WINTER TOPOGRAPHY—diversity of shape & texture,
view Southeast from Summit Creek, South Wallowas—
On the road in the Northwest of America.

Topography as Language of Place

Topography is an interesting word. We think of topographic
maps, the ones with contour lines which display intervals of
elevation change. (In my case, because of all my years living
and trekking around the European Alps, I think of the Swiss topos,
which are not only hands-down the best in the world, but also,
in my view, great works of Art. As you might guess, I frequently
have occasion to mention this, traveling around the Northwest,
and people seem surprised. North Americans always tend to
assume that everything they do or make is 'the best there is,' but
I can assure you the American maps, when compared to the Swiss,
are thoroughly third-rate. Part of this has to with the cultural idiocy
of holding on tenaciously to a painfully outmoded feet + miles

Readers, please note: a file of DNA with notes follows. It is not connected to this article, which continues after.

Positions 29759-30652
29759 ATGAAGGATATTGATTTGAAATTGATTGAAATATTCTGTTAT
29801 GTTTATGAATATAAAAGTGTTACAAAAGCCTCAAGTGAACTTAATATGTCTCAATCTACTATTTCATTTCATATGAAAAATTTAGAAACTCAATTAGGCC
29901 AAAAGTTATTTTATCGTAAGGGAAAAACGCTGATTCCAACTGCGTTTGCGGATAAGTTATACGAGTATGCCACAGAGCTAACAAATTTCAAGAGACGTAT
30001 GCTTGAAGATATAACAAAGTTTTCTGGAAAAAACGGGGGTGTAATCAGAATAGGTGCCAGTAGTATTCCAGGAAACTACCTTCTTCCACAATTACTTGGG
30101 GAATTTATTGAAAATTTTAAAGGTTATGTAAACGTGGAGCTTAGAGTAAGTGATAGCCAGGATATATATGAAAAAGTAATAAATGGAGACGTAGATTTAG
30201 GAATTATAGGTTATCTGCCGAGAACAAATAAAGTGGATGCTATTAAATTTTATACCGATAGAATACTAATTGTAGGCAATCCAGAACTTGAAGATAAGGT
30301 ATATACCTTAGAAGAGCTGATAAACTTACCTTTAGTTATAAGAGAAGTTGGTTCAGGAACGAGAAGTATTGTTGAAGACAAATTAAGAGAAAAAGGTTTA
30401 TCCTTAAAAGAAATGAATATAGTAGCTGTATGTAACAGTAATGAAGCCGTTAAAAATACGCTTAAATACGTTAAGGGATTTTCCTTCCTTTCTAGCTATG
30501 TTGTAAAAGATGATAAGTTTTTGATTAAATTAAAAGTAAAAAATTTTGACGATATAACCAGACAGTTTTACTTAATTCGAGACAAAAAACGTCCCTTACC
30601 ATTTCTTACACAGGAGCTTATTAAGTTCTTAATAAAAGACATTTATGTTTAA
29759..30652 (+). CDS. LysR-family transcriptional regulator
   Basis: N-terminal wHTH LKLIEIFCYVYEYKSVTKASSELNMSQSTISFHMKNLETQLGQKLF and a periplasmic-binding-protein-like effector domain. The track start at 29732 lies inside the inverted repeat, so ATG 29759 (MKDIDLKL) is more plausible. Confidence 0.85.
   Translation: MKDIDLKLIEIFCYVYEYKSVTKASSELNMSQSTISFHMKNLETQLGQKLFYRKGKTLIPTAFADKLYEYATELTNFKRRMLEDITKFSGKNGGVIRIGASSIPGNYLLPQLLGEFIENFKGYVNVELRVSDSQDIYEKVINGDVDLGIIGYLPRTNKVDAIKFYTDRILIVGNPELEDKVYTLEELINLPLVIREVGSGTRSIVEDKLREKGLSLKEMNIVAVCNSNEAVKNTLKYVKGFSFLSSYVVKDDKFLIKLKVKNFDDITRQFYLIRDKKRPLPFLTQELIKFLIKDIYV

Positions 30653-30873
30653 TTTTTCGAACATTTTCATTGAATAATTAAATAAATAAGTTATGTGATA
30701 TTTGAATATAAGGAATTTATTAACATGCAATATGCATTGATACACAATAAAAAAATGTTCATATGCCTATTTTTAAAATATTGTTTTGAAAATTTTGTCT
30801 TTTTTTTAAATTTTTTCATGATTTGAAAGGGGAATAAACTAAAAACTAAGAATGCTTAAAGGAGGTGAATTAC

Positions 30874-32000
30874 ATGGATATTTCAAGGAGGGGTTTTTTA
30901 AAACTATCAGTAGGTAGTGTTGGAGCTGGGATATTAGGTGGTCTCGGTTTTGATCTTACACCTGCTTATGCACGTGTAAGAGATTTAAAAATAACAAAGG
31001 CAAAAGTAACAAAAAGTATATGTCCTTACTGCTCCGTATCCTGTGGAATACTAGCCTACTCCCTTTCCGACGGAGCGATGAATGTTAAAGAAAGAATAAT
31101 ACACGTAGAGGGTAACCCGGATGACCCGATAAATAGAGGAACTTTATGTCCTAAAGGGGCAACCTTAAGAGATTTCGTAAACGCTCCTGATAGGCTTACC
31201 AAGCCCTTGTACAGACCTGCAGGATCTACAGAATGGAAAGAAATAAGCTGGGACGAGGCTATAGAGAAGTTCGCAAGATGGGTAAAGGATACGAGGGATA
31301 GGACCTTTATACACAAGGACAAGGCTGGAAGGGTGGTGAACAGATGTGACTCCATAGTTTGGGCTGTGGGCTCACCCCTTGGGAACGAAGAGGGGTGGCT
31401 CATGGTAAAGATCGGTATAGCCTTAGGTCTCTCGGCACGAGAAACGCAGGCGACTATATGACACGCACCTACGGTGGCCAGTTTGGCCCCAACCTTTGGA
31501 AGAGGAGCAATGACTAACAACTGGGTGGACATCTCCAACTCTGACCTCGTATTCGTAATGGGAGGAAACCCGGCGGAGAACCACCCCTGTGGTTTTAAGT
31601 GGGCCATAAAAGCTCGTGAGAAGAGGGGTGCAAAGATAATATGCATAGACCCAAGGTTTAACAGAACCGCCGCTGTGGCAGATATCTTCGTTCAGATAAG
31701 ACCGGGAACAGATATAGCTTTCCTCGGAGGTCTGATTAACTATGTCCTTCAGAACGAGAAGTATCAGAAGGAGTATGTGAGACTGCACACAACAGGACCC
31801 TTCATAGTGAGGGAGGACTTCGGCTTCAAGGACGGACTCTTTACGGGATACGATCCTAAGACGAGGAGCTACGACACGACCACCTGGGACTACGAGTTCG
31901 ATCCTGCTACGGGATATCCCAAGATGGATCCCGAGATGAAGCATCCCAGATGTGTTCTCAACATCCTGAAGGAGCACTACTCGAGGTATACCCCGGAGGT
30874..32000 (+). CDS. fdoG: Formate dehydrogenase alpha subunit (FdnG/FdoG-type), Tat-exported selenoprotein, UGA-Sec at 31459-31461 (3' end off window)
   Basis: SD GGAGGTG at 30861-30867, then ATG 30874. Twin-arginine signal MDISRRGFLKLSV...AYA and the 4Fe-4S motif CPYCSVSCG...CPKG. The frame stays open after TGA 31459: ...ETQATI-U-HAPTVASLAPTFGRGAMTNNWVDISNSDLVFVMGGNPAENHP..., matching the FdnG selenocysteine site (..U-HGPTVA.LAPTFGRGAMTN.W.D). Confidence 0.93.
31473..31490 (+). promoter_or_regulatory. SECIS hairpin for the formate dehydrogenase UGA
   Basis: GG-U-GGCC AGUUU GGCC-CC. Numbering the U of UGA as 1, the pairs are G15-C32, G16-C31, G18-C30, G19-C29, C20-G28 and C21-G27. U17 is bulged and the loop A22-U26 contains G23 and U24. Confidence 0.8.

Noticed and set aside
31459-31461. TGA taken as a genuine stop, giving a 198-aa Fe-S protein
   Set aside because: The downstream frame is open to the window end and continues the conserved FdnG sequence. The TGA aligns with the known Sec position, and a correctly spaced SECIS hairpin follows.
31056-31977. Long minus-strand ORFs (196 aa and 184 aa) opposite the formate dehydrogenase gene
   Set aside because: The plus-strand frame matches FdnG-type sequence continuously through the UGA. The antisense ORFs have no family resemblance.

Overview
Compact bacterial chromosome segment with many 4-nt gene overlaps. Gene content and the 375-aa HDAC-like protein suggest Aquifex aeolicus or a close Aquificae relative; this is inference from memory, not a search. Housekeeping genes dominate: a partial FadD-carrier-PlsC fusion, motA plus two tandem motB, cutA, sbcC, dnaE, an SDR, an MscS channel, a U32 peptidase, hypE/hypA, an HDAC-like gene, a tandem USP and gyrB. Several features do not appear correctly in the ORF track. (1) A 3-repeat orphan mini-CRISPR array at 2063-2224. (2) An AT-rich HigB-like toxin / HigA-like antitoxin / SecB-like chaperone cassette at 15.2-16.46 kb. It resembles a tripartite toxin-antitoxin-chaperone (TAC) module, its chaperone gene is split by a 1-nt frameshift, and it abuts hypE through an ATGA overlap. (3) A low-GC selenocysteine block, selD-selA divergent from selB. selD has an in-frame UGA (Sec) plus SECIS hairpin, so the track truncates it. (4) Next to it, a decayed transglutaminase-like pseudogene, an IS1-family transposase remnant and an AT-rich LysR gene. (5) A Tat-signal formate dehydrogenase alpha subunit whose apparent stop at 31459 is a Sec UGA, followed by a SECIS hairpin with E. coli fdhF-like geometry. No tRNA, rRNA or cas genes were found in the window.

system of measure; and part has to with the disappointing lack
of pride and energy one senses in North America generally for
grand projects of a collective nature of which map-making is
certainly one. But don't take my word for it. Get a Swiss map
and compare for yourself.) But we might also take the word
itself, topo-graphy, literally in the sense of its root meaning:
topo = place + graphy = writing. Ah, yes:—the writing, the art,
the language of a place. And these mountains—the Wallowas,
great Land of Winding Waters—are full of this writing, this
language. It is a writing, a language which speaks to us in
amazing contrasts, in an amazing diversity of shapes and texture.
Beautiful, indeed.

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Photograph by Cliff Crego © 2008
(created: I.6.2008)